I can’t speak for all hiring managers, editors, or managing editors, but I will speak from my own set of experiences hiring (and in some cases, firing) freelancers. If you’re looking for a freelance gig and feel intimidated by those job requirements, here’s what I personally think you should know.
1. Nothing Is Set In Stone
When I’ve listed calls for writers and other creatives in the past, I always put a laundry list of things I wanted my applicants to bring to the table. Some of them I included because those were the skills I wanted, others I threw in there just to test an applicant’s ability to read and understand the job ad. Whenever I had an educational requirement, I listed it with the idea that experience outweighs diplomas. A lack of a piece of paper doesn’t equal “no talent”. My insistence on degrees and such? Practically non-existent for the right candidate.
2. Ability To Follow Instructions Is Key
Whenever I put instructions in the job ad such as “Reply to email@example.com with ‘Freelance Job’ in the subject line”, it was always to weed out people who couldn’t follow simple directions. Hell, if you can’t do it before I even interview you, why bother hiring you? You won’t bother listening to a word I say…and you’ve just told me so by not following the instructions in the job ad. On the positive side, people who were able to do the simple things asked of them in the ad AND had good resumes got shortlisted quickly.
3. Marginal Resumes Require Good Interviewing Skills
If your resume isn’t as strong as you’d like, you can score major points by giving a really good interview. And by that I mean, come prepared. Research the company online, and find ways to let your interviewer know you’ve been doing your homework. I can’t tell you how great it is to have someone in an interview reference a month-old blog post or article. “I really thought that piece on the Photography Camp For Kids in October was a great example of doing your job at the same time you’re supporting the local community.” You can overcome a weaker resume with being a good people person and letting the interviewer know you’re ready to learn on the run.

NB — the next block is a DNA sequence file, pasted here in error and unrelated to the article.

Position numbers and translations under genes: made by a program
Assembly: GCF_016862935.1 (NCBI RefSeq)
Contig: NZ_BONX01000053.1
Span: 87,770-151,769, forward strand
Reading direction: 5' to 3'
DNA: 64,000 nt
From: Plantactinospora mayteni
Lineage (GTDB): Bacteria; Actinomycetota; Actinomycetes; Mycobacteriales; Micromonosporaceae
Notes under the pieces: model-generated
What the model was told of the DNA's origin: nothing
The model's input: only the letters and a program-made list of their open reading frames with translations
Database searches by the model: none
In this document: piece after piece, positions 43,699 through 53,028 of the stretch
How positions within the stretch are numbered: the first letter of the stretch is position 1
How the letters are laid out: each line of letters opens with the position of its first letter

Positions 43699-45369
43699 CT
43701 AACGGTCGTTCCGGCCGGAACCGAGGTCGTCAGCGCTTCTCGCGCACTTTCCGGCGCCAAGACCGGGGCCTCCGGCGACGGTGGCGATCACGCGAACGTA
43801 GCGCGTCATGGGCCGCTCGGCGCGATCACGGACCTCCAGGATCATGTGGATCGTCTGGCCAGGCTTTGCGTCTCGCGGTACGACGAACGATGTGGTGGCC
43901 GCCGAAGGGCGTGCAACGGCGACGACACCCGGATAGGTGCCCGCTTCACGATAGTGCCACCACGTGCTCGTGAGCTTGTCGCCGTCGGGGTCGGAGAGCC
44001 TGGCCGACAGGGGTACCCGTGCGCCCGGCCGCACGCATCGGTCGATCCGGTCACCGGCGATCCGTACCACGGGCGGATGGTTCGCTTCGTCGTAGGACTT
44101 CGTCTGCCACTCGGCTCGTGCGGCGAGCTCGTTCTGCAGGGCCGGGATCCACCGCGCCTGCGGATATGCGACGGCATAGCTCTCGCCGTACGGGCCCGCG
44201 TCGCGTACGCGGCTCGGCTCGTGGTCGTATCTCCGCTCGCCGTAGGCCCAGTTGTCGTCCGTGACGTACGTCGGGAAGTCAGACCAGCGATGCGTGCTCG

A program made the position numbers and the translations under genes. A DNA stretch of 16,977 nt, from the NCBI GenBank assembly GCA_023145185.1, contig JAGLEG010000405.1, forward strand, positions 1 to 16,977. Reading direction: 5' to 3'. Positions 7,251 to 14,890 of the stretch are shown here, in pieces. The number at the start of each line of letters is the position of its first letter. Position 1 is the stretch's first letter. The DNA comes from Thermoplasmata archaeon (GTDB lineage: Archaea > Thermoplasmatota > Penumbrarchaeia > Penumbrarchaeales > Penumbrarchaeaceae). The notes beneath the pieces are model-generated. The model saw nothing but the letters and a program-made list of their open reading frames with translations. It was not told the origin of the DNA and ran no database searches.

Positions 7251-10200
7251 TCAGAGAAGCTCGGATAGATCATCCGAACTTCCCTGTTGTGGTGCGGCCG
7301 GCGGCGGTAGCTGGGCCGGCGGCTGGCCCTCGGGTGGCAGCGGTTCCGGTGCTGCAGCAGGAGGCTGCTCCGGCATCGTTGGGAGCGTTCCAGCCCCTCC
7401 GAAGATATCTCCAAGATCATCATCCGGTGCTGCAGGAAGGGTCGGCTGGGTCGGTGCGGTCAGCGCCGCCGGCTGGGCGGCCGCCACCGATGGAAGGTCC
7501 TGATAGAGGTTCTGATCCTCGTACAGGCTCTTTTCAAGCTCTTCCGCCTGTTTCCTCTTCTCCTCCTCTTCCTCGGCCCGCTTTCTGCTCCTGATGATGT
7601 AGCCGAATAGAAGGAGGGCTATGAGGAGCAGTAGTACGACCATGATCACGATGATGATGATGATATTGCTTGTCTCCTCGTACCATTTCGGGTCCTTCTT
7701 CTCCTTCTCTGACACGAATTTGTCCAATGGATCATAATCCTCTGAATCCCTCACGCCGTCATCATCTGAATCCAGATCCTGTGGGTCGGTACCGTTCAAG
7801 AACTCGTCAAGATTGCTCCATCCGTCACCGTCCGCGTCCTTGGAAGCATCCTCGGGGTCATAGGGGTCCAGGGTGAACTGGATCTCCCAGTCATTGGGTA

4. Great Resumes Don’t Equal Automatic Job Preference
I once passed over a really strong candidate for a freelance gig simply because he was a drip on the phone. I had just interviewed someone I was on the fence about–he admitted to me his self-editing skills did NOT match his writing strengths, basically telling me up front I’d probably spend more time on his writing than on others in the office–but I pretty much hired him after talking to Mister Wet Blanket With A Great Resume on the phone. Why?
I liked the personality of the guy with the self-editing skills and felt we’d work really well together. I knew the other guy had talent out the wazoo, but I hated the idea of having to spend a lot of time dealing with his crap personality. The trade-off was worth it to me. A bit of extra work, sure. But you gotta stay sane.
5. Dealing With The Unexpected Can Get You Hired
I once hired someone based partly on their reaction to a very weird situation in the office that occurred just before the interview started. We were all reeling from a bizarre incident across the street that we had witnessed from the office windows when an interviewee turned up. She wound up getting the full story and by the time we had all finished laughing about it, she kind of already felt like one of the team–AND the interview went really well.
The lesson here is identical to a jokey old military saying: Semper Gumby. As in, “Always Flexible”. If you can roll with the punches, handle the unusual or be willing to take on odd requirements…you could be worth your wieght in gold.